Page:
Challenges Malware Analysis

Z2A Challenge | First Stage IcedID

New type of articles on the blog ! This time, @0verfl0w from the Zero2Automated Malware Analysis course gave us biweekly challenges to sharpen our skills in malware analysis and reverse engineering.

The goal is to produce a writeup of the challenge and compare with others to see different perspectives.


In this particular challenge, the goal il to automatically extract C2 configuration of an IcedID sample.

We first need to unpack it, and then find the C2 config and extract it using several methods like in IDA Pro or with a static Python script.

Gathering Info and Unpacking

First, this malware is a DLL. I don’t know why it is downloaded as an exe from MalwareBazaar but the can see useful informations in its exports :

DLL exports

The main export here is « DllRegisterServer », which says that the DLL will be registered with regsvr.exe.

Other exports appears to be junk.

There is also a low number of imports, and no unpacking related APIs. We can assume that this malware uses API hashing to load APIs.

DLL imports

We can also notice a very long hex string in the bottom of the binary:

To unpack it, we will use 2 techniques. First, dynamic unpacking (with a debugger) and breakpoints on APIs of interest. Then, we will try to more understand the unpacking mechanism and develop a script to unpack it automatically.

Dynamic Unpacking

First, I will set breakpoints on VirtualAlloc and VirtualProtect, to monitor new memory pages allocated.

The second call leads to an PE being unpacked on memory, let’s dump it and see if it is IcedID.

I dumped it with x64dbg and fixed its imports automatically by using a tool called DumpFixer. After loading it in IDA Pro, we actually have our unpacked payload !

Let’s see briefly what we can do statically :

Static Unpacking

That was my first time unpacking a sample statically.

Remember the enormous hex string? It is actually the unpacked payload and other stuff.

When jumping into the function (and with a bit of research in debugger) I actually found the RC4 key :

The key is harcoded in the binary. A value is added to it.

We can then assume that the function decrypts the hex string with this key.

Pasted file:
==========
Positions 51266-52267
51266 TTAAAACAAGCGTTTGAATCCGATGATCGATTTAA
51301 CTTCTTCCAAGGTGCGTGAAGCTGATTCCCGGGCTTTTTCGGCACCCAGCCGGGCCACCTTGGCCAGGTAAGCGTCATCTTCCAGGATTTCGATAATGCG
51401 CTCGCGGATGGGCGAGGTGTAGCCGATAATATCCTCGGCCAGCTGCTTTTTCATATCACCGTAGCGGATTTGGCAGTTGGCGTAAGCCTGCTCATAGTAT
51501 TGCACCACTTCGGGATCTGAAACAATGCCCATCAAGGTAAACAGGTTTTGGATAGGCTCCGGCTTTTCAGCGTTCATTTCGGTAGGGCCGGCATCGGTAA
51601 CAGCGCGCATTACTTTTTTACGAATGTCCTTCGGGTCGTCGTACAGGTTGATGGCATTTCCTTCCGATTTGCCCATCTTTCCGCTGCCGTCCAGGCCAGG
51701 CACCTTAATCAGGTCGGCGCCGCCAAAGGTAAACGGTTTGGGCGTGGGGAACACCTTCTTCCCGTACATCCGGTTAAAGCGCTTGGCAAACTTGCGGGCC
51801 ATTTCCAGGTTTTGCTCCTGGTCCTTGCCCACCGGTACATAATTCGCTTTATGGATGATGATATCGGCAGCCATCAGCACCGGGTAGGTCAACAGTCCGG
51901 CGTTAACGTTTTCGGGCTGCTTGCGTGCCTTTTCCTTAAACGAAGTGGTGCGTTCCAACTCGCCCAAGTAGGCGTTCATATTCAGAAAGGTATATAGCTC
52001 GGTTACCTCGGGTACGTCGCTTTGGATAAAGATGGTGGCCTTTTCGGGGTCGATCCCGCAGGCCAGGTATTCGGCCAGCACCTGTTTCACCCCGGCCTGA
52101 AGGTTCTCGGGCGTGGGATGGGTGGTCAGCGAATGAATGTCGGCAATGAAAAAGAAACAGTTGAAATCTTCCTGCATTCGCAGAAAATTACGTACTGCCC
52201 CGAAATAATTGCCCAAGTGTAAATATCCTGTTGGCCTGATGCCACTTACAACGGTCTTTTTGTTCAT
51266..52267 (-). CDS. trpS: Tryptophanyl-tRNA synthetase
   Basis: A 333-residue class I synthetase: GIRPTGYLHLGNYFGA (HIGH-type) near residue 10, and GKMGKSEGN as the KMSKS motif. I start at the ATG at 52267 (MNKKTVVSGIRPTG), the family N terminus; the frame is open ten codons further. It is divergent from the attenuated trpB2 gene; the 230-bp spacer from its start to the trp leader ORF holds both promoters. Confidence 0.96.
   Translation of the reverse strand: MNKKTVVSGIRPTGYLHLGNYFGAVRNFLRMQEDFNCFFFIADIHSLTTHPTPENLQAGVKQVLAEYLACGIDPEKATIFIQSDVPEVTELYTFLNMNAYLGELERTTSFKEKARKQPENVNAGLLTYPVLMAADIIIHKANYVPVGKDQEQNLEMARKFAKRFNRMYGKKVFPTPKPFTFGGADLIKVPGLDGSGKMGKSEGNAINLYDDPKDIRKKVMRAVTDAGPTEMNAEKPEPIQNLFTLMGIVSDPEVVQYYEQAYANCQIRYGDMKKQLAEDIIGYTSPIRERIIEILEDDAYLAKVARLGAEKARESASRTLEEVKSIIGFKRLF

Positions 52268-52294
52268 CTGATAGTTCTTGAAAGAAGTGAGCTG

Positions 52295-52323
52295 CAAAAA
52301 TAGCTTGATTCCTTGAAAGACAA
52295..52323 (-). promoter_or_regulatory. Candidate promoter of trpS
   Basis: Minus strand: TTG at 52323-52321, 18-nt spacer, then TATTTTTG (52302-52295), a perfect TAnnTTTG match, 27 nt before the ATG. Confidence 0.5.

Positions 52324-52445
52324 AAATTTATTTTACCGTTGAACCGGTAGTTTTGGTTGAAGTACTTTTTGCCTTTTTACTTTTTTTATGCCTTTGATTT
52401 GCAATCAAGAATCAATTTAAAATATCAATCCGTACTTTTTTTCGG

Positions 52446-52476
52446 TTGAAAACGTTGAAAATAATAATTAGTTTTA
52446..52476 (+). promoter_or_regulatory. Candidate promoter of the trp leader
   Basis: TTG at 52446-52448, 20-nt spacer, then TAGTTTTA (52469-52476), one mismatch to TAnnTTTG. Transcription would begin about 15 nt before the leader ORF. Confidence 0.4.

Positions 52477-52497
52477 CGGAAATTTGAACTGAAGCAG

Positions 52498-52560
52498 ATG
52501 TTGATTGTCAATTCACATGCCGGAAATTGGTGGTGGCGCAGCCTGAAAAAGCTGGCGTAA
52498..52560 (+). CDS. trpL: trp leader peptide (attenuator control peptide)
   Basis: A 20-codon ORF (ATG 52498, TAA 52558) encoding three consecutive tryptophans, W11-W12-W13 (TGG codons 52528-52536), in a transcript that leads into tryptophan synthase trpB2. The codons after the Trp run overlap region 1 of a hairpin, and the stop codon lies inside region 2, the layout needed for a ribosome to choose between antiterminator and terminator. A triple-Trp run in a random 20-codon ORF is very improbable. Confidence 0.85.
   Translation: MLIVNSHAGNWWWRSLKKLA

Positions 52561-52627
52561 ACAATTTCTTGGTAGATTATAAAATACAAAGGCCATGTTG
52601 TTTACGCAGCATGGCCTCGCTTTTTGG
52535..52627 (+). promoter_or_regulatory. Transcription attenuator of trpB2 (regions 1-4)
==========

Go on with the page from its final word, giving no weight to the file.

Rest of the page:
With decrypted data, we can see that the string « |SPL| » is present several times. This is a separator, and the data chunk actually contains 5 different files.

Two of them are shell code, two others are pictures, and the other one is the DLL that we managed to unpack dynamically.

Strange pictures contained in data, maybe used with steganography.

We can then extract the DLL statically for further analysis.

This part was bonus and not asked in the challenge.

Extracting C2 Configuration

Let’s analyse the next stage.

When loading the sample in IDA, we can see that the malware will create a thread. To see what this thread will do, we just have to clic on StartAddress.


The first function of the flow loads and perform operations with a strange chunk of data. Right after, it seems doing something with HTTP requests.

Stepping in this function in x64dbg, we can see that the return value is currently our C2 URL :

The decryption function is very simple. The data chunk contains 128 bytes of data. 64 for the C2 Url, and 64 for bytes to be XORed with C2 data.

With a very simple Python script, we easily extract this data in the malware, and unXOR it to reveal the C2 URL.

Url is « »

Finally, we can use a regex to extract the URL from this hideous data. Mixing it with the unpacking script, we can automatically extract C2 config from packed sample.

The complete script is available here


We managed to extract the C2 of the malware easily.

However, this script will only be able to unpack and extract C2 from this particular sample. IcedID uses obfuscation, so the hardcoded offsets in the unpacking script will not point to RC4 key or data to decode.

I could have tried to create a more general script to unpack and extract the configuration of the other samples, but I preferred to focus on the instruction so as not to waste time unnecessarily.

That was a (simple but) very cool challenge! I learned how to do static unpacking in other ways than emulation, and learned how to extract configuration from a malware.

See you for the next challenge !

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